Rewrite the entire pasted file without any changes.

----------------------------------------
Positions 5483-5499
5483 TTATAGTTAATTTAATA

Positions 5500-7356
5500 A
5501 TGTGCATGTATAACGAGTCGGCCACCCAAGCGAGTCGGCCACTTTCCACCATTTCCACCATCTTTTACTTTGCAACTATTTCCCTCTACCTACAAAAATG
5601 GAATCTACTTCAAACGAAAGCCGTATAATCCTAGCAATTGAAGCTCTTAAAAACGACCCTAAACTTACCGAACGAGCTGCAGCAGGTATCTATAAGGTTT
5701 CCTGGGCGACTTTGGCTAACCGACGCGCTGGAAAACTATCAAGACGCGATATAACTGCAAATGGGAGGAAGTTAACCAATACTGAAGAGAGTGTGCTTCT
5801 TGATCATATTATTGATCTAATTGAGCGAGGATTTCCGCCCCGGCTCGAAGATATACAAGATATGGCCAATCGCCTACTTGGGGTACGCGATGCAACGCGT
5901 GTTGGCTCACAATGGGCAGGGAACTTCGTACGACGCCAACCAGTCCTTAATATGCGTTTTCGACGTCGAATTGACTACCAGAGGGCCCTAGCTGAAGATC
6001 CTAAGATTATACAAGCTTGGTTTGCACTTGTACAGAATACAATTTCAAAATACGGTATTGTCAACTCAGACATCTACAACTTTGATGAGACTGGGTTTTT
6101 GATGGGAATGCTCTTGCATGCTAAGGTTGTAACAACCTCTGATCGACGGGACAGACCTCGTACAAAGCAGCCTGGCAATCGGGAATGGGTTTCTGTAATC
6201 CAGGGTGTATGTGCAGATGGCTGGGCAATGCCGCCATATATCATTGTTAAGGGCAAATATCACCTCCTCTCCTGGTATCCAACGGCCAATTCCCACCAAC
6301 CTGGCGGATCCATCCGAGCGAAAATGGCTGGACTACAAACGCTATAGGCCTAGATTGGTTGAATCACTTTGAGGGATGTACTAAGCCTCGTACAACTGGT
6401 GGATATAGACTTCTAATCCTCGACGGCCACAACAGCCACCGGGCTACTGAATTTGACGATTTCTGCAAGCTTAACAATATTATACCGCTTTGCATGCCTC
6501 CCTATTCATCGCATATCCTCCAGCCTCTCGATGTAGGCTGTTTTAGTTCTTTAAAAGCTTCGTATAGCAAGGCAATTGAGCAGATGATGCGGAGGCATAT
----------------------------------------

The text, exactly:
Positions 5483-5499
5483 TTATAGTTAATTTAATA

Positions 5500-7356
5500 A
5501 TGTGCATGTATAACGAGTCGGCCACCCAAGCGAGTCGGCCACTTTCCACCATTTCCACCATCTTTTACTTTGCAACTATTTCCCTCTACCTACAAAAATG
5601 GAATCTACTTCAAACGAAAGCCGTATAATCCTAGCAATTGAAGCTCTTAAAAACGACCCTAAACTTACCGAACGAGCTGCAGCAGGTATCTATAAGGTTT
5701 CCTGGGCGACTTTGGCTAACCGACGCGCTGGAAAACTATCAAGACGCGATATAACTGCAAATGGGAGGAAGTTAACCAATACTGAAGAGAGTGTGCTTCT
5801 TGATCATATTATTGATCTAATTGAGCGAGGATTTCCGCCCCGGCTCGAAGATATACAAGATATGGCCAATCGCCTACTTGGGGTACGCGATGCAACGCGT
5901 GTTGGCTCACAATGGGCAGGGAACTTCGTACGACGCCAACCAGTCCTTAATATGCGTTTTCGACGTCGAATTGACTACCAGAGGGCCCTAGCTGAAGATC
6001 CTAAGATTATACAAGCTTGGTTTGCACTTGTACAGAATACAATTTCAAAATACGGTATTGTCAACTCAGACATCTACAACTTTGATGAGACTGGGTTTTT
6101 GATGGGAATGCTCTTGCATGCTAAGGTTGTAACAACCTCTGATCGACGGGACAGACCTCGTACAAAGCAGCCTGGCAATCGGGAATGGGTTTCTGTAATC
6201 CAGGGTGTATGTGCAGATGGCTGGGCAATGCCGCCATATATCATTGTTAAGGGCAAATATCACCTCCTCTCCTGGTATCCAACGGCCAATTCCCACCAAC
6301 CTGGCGGATCCATCCGAGCGAAAATGGCTGGACTACAAACGCTATAGGCCTAGATTGGTTGAATCACTTTGAGGGATGTACTAAGCCTCGTACAACTGGT
6401 GGATATAGACTTCTAATCCTCGACGGCCACAACAGCCACCGGGCTACTGAATTTGACGATTTCTGCAAGCTTAACAATATTATACCGCTTTGCATGCCTC
6501 CCTATTCATCGCATATCCTCCAGCCTCTCGATGTAGGCTGTTTTAGTTCTTTAAAAGCTTCGTATAGCAAGGCAATTGAGCAGATGATGCGGAGGCATAT